As a general rule of thumb, brown breads are better than white, but this is not always the case. Just because bread looks brown, it's not necessarily whole wheat bread, and therefore does not contain all aspects of the grain. Take for instance whole grain and multi-grain bread. Many of us interchange the two, and most of us consider these two types to be healthy. The term "whole grain" refers to flour that is made from all parts of the wheat grain kernel (the bran, germ and endosperm). The bran and germ are the most nutritious parts of the wheat grain and they contain an array of vitamins and minerals. However, during the refinement process, most of these nutrients are removed. Now multi-grain on the hand is a mix of different grains; but unless the bread is made from whole grains, it may not contain all these health beneficial nutrients.
So before you deem a bread to be "healthy," make sure to look at the ingredients listed. The first ingredient on the list should either be whole meal flour, or whole wheat, and not wheat flour or enriched wheat flour. If all the nutritional information is listed, it's also beneficial to check out the amount of fiber (both soluble and insoluble) per slice – when it comes to this health beneficial ingredient, the more fiber you have the better.
Reasons for why bread could be good for you
Loaded with B-Vitamins
Like many other whole grain foods, whole wheat/whole grain bread (i.e not white bread) is rich in B-Vitamins, particularly Vitamin B6 (pyridoxine). A water-soluble vitamin, Vitamin B6 is essential to metabolize food as well as form the heme in red blood cells, which is necessary to carry the oxygen around the body. This B-Vitamin has also been linked to helping relieve stress in the body and reducing PMS symptoms.
Many many minerals
Whole wheat bread is a good source of magnesium and phosphorus, two minerals needed to maintain bones and teeth. Magnesium is also needed for proper muscle function, energy production as well as promoting healthy blood pressure. Whole-wheat grains are also rich in selenium, which supports immune function and is necessary for proper thyroid hormone activity.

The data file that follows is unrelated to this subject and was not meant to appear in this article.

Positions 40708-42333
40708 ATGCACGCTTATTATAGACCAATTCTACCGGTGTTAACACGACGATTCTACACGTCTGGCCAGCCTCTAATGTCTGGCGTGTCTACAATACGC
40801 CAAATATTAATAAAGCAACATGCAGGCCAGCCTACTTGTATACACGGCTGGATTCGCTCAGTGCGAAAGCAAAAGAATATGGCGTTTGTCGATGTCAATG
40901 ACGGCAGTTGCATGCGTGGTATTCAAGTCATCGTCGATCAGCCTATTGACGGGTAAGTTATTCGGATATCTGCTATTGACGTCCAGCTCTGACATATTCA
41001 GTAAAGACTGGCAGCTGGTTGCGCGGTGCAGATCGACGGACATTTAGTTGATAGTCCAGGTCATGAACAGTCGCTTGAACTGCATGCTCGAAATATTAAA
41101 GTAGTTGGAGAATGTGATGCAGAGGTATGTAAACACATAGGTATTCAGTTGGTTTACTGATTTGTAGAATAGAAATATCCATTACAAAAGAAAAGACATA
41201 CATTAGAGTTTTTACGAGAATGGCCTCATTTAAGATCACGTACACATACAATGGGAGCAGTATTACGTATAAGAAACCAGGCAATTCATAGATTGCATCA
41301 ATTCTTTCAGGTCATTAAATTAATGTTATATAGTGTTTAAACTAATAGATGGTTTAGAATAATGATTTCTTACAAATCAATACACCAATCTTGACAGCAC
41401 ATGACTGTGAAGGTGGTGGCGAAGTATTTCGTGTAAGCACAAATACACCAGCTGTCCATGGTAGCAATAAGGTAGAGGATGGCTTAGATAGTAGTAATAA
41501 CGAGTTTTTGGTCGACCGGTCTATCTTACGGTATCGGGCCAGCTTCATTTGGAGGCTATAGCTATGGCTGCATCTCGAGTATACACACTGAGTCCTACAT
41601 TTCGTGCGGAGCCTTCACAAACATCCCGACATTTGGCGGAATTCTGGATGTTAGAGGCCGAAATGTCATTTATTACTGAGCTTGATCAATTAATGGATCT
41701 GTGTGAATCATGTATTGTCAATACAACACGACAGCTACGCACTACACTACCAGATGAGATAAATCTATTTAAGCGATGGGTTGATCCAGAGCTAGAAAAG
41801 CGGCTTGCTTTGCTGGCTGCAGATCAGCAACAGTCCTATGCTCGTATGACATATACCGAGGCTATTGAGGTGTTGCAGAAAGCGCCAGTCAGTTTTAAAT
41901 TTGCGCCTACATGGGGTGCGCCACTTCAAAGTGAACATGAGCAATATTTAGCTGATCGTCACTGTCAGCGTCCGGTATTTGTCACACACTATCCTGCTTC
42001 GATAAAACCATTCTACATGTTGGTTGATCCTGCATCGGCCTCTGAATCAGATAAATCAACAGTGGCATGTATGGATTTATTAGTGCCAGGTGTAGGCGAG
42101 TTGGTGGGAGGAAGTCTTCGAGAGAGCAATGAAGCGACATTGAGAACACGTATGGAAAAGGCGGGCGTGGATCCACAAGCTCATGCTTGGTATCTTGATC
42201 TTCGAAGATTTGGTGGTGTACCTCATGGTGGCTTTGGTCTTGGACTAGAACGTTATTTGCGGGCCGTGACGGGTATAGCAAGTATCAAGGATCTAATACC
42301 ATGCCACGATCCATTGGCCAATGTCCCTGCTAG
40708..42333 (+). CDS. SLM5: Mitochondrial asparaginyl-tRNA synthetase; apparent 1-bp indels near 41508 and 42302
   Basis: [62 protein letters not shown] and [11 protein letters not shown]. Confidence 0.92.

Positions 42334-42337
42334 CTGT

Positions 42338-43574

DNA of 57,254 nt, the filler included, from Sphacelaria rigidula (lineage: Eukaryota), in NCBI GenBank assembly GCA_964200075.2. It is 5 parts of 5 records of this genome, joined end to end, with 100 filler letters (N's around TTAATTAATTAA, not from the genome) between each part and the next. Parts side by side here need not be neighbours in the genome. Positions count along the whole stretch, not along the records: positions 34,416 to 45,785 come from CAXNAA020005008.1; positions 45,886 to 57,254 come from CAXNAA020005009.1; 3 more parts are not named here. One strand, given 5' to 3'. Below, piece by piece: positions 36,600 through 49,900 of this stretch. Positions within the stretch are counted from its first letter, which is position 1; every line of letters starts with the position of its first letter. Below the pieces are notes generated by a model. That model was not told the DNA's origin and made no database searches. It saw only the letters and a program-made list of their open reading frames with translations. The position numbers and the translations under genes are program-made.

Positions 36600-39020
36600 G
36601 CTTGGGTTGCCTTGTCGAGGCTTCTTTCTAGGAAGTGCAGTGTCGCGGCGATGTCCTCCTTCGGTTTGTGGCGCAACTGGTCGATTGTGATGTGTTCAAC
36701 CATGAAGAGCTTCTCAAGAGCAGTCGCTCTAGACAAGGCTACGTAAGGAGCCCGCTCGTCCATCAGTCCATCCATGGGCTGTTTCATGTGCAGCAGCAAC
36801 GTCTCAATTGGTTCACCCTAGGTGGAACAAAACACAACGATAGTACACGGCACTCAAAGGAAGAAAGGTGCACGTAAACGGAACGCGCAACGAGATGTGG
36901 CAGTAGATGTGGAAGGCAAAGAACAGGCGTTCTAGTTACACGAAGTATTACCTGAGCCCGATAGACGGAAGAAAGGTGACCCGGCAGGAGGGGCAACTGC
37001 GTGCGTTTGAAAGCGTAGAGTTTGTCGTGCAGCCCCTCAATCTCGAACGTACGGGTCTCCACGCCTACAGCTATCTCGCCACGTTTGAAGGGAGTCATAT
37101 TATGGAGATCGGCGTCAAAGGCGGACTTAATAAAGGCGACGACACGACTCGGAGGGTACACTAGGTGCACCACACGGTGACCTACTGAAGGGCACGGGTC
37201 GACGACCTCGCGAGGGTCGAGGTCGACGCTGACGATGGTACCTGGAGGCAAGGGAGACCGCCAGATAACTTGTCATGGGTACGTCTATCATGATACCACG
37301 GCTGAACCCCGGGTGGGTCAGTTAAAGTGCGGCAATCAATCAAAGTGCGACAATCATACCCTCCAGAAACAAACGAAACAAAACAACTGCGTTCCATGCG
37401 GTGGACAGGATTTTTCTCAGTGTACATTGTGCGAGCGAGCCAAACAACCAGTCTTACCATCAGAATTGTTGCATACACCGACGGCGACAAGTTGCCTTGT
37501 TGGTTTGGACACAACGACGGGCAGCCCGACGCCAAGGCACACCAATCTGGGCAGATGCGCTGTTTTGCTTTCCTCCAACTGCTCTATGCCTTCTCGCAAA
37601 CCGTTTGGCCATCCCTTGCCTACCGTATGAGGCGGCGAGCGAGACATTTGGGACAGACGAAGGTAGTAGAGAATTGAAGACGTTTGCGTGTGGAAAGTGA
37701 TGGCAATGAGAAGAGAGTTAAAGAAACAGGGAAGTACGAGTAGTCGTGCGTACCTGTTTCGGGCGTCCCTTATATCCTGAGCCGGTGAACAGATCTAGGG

Top source of fiber
Once again, this only applies to whole grain breads that contain all three parts of the grain, i.e they are not refined. Now if you can get your hands on this type of bread, you will be loading your body up on fiber. Consuming a diet rich in fiber has been shown to reduce the risk of heart disease, encourage proper bowel function thus reducing constipation, and increasing the feeling of fullness to help with weight management and even loss.
While this may not be a health benefit per se, bread is certainly a convenient food. It doesn't spoil easily, it transports well, and you can mix and match it with almost anything. As a result, it's very easy to use it to build a healthy meal, depending on what ingredients and which type of bread you use as the base. 
It’s up to you to be the judge whether or not you want to allow bread back into your life after Passover comes to an end. Despite its many pitfalls, the majority of us will most likely never give up this food entirely, and we don’t really need to. The key when it comes to bread is moderation. The right amount will supply you with healthy benefits, while too much can contribute to health complications.